The Israel Defense Forces (IDF) announced this week the discovery of an underground tunnel in Khan Younis, Gaza, that Hamas militants had allegedly used to hold about 20 hostages in “inhumane conditions.”
Tunnel Housed Make-Shift Prison Cells
The tunnel, measuring about 0.8 kilometers long, contained a series of underground rooms that had been set up as prison cells to hold hostages, according to the IDF. Photos released by the military show sparse rooms with only mattresses or cushions on the ground. Some rooms had chairs and tables. Metal bars sealed off small spaces that may have been used as cages.
“It was clearly a hostage situation, as the people held in the tunnel were not free to leave,” said IDF spokesman Lt. Col. Richard Hecht.
Drawings made by children were found on the walls, suggesting that minors were among the hostages. The IDF estimates children as young as 5 years old were held captive.
“The images reveal the inhospitable conditions hostages were subjected to, which included cramped quarters lacking ventilation and light,” Hecht said.
At Least 20 Hostages Held
Military officials say at least 20 hostages were held prisoner inside the tunnel complex based on items found at the scene such as plates of food, water bottles, and bedding. However, the number may have been higher.
“The fact that we found over 20 mattresses does not mean that there were necessarily only 20 people held hostage in the tunnel,” Hecht said. “It is certainly possible there were more.”
Authorities have not disclosed the identities, nationalities, or occupations of the hostages. It remains unclear why they were taken prisoner or what militant group beyond Hamas was responsible. IDF investigations are ongoing.
Hamas Tunnel Network Larger Than Expected
The tunnel discovery comes amid the IDF’s “Operation Breaking Dawn” launched last year to counter militant threats in Gaza. What was expected to be a limited mission has revealed that Hamas has a much more extensive tunnel network underneath Gaza than previously thought.
“Our current estimate is that there are hundreds more kilometers of tunnels out there,” Hecht revealed. “Tens of thousands of man-hours have gone into building this network.”
|Estimated tunnel length
|Number of access shafts
| Hundreds of kilometers | Over 5,700 across Gaza
In addition to the prison tunnel found recently, the IDF has uncovered and destroyed over 15 major tunnels – some running kilometers in length – over the past 9 months of operations.
Experts say the sophisticated network has essentially turned Gaza into an “underground fortress” for militants. Tunnels provide cover for Hamas to move weapons and conduct operations, while also limiting the IDF’s ability to detect and target the group’s leaders.
Destroying the tunnels has proven challenging, requiring specially trained units and ground operations that carry risks. As Colonel Grisha Yurkovich of the IDF’s Southern Command said: “This war will continue underground for a long time still.”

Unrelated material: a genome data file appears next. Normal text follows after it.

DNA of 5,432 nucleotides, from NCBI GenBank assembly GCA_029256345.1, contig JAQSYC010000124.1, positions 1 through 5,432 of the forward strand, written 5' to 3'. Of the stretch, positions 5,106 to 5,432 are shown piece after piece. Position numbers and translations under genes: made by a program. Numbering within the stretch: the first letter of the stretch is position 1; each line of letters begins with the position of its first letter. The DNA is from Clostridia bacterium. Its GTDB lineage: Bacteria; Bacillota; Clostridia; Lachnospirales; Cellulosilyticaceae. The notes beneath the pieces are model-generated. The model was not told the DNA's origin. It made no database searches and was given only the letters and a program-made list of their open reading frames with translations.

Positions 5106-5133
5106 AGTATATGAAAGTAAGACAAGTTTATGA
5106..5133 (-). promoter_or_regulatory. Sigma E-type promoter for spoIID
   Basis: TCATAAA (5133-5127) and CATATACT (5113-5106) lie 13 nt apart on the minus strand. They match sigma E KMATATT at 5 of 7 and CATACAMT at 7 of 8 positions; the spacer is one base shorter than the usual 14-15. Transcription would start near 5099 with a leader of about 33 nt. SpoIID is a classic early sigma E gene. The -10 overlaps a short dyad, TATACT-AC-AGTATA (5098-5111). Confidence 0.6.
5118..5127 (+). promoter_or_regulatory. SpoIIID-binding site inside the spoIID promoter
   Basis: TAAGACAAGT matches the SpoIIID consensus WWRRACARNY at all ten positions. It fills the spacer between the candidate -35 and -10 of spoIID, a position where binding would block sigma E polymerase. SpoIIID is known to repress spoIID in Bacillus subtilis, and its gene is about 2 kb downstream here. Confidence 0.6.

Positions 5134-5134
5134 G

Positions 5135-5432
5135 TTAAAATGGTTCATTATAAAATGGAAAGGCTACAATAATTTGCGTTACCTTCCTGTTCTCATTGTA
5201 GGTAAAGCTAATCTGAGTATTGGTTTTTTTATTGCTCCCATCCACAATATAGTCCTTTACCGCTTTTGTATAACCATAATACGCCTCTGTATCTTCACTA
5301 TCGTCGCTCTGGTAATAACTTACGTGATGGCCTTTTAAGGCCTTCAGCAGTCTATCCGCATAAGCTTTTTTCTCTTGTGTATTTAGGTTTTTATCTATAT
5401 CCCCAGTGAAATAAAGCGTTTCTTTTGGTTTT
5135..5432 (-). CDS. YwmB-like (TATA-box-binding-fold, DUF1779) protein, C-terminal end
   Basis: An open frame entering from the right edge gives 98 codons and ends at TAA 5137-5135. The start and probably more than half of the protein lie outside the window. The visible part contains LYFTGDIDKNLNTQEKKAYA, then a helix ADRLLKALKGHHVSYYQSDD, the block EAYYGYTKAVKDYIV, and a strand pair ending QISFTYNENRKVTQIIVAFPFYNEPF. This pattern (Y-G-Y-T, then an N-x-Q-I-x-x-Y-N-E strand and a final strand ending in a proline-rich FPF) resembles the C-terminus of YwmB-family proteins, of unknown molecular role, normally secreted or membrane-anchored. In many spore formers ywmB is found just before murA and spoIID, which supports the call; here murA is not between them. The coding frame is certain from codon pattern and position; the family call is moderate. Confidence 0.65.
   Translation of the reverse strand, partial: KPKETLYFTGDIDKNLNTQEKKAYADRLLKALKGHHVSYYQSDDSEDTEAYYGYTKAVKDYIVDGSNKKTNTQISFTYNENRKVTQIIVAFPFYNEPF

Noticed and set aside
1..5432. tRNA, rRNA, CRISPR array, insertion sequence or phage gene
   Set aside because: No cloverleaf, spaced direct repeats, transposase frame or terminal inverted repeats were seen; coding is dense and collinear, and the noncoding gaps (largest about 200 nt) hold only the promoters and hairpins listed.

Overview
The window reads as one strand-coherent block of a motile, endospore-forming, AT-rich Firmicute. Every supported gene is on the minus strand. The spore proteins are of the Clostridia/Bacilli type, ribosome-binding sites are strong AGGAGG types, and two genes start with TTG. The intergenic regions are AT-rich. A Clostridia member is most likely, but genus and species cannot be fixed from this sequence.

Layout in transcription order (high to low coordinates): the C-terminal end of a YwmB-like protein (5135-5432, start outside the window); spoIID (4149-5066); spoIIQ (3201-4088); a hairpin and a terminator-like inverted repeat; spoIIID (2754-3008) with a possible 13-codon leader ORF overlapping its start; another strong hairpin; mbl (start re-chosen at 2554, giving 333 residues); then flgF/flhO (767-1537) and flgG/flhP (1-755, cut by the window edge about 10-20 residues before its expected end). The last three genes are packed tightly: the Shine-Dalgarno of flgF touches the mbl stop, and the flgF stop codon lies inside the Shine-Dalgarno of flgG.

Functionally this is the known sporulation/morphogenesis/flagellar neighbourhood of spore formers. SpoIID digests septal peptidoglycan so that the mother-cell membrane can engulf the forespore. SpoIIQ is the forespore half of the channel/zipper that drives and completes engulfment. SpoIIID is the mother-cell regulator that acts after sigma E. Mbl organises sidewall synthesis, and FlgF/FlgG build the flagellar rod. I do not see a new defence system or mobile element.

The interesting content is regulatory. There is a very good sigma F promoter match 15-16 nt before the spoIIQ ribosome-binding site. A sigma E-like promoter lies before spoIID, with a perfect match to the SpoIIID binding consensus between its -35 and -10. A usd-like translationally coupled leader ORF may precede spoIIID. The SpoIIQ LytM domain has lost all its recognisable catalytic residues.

Israel Considering Long-Term Operations
The IDF estimates that it could take years to fully map and neutralize Hamas’ tunnel network in Gaza. As such, Israel is reportedly considering an extended campaign against Hamas.
Sources say military leadership has proposed to Prime Minister Benjamin Netanyahu a plan to conduct targeted operations stretching into 2025 or beyond. The goal would be to gradually degrade Hamas’ capabilities over time rather than attempt a rapid take-down that could lead to an all-out war.
Operations would include:
- Ongoing air strikes against suspected tunnel locations and Hamas bases
- Small, specialized ground unit raids into Gaza
- Expanded demolition of tunnel entry points detected near the border
- tighter restrictions on goods allowed into Gaza to prevent materials from being diverted for tunnel construction
Critics argue such a prolonged engagement could bolster Hamas’ standing and recruitment without fully stopping the group. However, Netanyahu appears inclined to approve the recommendation rather than return to the status quo with Gaza after previous large-scale conflicts in 2009, 2012 and 2021.
“If we simply exited Gaza now, we’d likely be back in full-scale war in less than 2 years given Hamas’ track record” said Netanyahu. “We must stay the course – for the safety of Israeli citizens.”
International Community Calls for Restraint
The UN, Arab League, and other entities have called on both sides to avoid civilian casualties and new escalations of violence following the tunnel discovery.
Egyptian mediators continue work on arranging an unofficial “ceasefire light” agreement between Israel and Palestinian militant groups in Gaza. The long term informal truces have reduced conflicts in the past. However, talks are said to be stalled as Hamas pushes for the full lifting of Gaza’s blockade as a condition while Israel wants demilitarization commitments.
The US expressed support for Israel’s security needs but discouraged the prospect of extended military operations. “We hope a proportional, limited resolution to the tensions can be found soon,” said Secretary of State Michael Pompeo.
With over 15 Palestinians killed and new rocket fire emerging from Gaza, the risk remains of the months-long shadow war spilling over into a major new battle attracting wider regional involvement. All sides are hoping skilled diplomacy can avoid such an outcome even as military activities continue.
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